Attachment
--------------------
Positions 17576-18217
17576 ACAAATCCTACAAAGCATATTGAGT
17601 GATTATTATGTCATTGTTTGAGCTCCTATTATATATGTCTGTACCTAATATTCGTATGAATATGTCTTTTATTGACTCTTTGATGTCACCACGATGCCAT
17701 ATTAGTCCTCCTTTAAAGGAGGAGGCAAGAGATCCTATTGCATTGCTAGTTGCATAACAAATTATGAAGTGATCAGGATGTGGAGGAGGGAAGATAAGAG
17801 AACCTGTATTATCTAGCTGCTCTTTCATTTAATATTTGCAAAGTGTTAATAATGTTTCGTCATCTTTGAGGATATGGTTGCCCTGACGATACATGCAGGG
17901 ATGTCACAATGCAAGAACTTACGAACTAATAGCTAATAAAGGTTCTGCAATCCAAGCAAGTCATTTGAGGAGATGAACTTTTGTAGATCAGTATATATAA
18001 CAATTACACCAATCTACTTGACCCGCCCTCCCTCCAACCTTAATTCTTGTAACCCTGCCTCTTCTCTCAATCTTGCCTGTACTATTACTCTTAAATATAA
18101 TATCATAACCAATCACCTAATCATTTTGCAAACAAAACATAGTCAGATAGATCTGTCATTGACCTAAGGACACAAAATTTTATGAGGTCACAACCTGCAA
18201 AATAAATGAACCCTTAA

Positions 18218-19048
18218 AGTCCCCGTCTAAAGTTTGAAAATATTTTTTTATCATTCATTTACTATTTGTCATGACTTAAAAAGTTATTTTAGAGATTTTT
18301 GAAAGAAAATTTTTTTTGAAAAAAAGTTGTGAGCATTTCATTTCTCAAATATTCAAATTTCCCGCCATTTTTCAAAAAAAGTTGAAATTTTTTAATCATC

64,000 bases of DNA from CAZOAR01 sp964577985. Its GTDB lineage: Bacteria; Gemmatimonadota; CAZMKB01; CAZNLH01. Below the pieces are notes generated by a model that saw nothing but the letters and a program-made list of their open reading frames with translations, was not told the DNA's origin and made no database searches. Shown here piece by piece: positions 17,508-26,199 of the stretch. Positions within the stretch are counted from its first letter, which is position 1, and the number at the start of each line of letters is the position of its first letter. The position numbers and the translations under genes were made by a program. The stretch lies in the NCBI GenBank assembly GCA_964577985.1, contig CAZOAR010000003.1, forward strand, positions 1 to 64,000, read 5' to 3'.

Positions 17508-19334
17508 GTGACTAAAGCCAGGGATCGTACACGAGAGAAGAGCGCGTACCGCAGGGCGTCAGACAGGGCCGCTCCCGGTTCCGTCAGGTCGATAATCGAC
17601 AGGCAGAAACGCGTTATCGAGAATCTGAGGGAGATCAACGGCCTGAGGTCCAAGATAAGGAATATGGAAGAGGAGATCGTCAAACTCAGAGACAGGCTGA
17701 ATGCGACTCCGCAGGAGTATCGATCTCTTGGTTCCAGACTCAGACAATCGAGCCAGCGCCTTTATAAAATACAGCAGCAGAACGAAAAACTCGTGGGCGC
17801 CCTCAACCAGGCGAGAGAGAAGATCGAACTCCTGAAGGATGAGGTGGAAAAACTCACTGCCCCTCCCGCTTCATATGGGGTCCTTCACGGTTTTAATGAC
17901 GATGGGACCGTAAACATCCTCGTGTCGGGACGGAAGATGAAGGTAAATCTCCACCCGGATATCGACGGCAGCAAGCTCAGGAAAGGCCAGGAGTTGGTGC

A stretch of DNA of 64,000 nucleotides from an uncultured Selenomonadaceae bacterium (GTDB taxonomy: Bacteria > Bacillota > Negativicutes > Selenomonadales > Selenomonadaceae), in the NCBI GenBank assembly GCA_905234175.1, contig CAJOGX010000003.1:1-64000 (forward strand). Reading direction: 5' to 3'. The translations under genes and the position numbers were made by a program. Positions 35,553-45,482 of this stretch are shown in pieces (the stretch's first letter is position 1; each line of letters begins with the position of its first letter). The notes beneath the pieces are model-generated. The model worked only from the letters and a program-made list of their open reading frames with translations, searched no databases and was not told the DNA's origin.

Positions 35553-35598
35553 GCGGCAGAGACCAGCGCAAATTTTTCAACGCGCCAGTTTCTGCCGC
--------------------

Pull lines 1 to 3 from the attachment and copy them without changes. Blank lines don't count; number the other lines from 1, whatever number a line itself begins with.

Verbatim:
Positions 17576-18217
17576 ACAAATCCTACAAAGCATATTGAGT
17601 GATTATTATGTCATTGTTTGAGCTCCTATTATATATGTCTGTACCTAATATTCGTATGAATATGTCTTTTATTGACTCTTTGATGTCACCACGATGCCAT